Pakistani kids offer to sell themselves for mother's surgery
Four children in Pakistan's Punjab province have put up a banner outside their house that reads "children for sale" in a bid to raise funds for their mother's kidney transplant.
Omar Illyas, son of 35-year-old Aqsa Parveen of Vehari town in Punjab province, said all valuables in their house had been sold and their only chance of saving their mother's life was to offer themselves now, the Express Tribune reported Friday.
Parveen was told at Lahore's Shaikh Zayed Hospital that she needed a kidney transplant.
A doctor there said the procedure would cost up to Rs.500,000 and that one of her children would have to donate a kidney, Parveen said.
As she did not have the required funds at that time, she came back home and since then has not consulted a physician. She has sold almost all things in her house and was now dependent on her sister and her brother-in-law.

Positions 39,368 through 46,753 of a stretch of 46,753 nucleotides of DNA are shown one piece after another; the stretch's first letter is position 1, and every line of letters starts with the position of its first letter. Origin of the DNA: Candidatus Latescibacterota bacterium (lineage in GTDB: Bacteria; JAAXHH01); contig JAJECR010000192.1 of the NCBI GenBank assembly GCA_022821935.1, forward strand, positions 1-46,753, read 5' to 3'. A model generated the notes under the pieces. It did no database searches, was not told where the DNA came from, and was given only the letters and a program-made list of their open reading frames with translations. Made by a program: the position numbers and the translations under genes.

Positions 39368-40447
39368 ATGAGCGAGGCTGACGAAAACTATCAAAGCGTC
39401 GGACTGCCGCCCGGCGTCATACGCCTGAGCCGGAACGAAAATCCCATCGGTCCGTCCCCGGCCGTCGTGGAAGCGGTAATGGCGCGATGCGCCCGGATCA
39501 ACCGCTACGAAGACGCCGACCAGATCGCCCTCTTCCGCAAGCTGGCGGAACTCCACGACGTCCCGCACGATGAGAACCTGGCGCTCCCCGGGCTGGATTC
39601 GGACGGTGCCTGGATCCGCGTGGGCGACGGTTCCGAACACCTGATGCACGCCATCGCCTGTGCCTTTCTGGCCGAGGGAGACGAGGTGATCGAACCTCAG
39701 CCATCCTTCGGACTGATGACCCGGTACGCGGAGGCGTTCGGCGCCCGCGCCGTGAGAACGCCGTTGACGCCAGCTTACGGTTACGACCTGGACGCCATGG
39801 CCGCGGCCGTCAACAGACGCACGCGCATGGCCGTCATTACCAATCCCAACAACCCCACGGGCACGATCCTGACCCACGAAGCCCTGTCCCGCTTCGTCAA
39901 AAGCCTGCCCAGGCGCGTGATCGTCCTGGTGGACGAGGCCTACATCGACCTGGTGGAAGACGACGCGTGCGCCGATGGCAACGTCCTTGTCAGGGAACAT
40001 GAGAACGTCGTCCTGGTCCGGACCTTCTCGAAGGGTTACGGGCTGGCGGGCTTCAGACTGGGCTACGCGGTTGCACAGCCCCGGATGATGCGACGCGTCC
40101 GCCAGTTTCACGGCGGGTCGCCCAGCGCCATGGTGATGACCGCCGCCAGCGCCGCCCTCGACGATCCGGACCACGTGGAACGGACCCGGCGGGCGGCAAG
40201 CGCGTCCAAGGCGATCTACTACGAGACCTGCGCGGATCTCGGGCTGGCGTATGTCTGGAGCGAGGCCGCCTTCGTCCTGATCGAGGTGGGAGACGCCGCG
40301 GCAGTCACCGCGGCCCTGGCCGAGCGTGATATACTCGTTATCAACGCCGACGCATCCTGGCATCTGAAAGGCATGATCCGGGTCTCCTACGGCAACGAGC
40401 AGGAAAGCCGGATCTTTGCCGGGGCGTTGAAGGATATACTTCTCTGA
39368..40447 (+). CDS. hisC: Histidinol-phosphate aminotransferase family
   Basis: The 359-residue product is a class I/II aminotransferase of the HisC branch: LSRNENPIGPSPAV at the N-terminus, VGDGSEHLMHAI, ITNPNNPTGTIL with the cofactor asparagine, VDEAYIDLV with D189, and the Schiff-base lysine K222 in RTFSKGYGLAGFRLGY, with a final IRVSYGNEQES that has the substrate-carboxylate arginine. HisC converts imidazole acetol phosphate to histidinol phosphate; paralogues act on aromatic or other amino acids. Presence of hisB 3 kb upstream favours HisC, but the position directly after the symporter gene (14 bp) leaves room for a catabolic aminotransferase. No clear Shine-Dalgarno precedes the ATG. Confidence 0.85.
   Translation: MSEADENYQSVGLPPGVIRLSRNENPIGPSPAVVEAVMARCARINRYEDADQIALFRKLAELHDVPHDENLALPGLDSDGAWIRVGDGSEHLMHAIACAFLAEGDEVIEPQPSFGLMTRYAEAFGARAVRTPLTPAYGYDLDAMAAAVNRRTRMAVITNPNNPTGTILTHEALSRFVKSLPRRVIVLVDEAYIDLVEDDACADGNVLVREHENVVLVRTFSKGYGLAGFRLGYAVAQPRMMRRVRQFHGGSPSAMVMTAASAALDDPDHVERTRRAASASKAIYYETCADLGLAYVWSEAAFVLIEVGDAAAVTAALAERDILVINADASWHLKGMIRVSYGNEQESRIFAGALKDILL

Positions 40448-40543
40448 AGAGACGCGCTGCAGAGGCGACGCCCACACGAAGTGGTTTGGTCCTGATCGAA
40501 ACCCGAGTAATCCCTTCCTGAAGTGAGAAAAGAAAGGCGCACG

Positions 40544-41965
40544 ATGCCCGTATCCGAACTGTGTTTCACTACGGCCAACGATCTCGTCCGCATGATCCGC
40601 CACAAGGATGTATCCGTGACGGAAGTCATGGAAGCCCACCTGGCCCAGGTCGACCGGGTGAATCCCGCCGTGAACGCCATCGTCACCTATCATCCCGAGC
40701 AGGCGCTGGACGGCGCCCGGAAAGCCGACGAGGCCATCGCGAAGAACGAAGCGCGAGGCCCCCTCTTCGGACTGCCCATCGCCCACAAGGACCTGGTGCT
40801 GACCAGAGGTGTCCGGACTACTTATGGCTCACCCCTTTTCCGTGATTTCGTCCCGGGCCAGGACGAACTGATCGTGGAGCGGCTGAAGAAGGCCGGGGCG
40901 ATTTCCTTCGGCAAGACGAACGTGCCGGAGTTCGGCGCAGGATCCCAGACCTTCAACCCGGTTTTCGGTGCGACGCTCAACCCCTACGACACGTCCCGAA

Parveen's husband Rana Illyas died five years ago also due to a kidney ailment.
Omar Illyas had to discontinue his studies after the 10th grade and worked part-time at a pesticides factory. His siblings Iqra, Sana and Ali Raza were also forced to leave their education midway after studying till the 12th grade, ninth grade and sixth grade respectively.
On hearing about Parveen's plight, the provincial government has now deputed two senior officials to address the issue.
Parveen has reportedly been moved to the district headquarters hospital, where she is being given free-of-charge dialysis.
Officials said the government would arrange all medical facilities required by the woman, and has asked people to donate funds for her treatment.
Tahir Anwar Wala, a PML-N leader has offered a Rs.5,000 a month job to Omar and has also announced to fund the boy's education for as long as he wanted to study.
However, PML-Q provincial assembly member Tahir Iqbal said every other household in the province was facing similar healthcare problems, and termed it as a "failure of the government's health policy".
He accused the government of not being serious about the treatment of the woman. When she needed an immediate transplant, why was the government delaying it, he asked.
He threatened to file a murder case against the provincial government if something happened to the woman due to the "delaying tactics".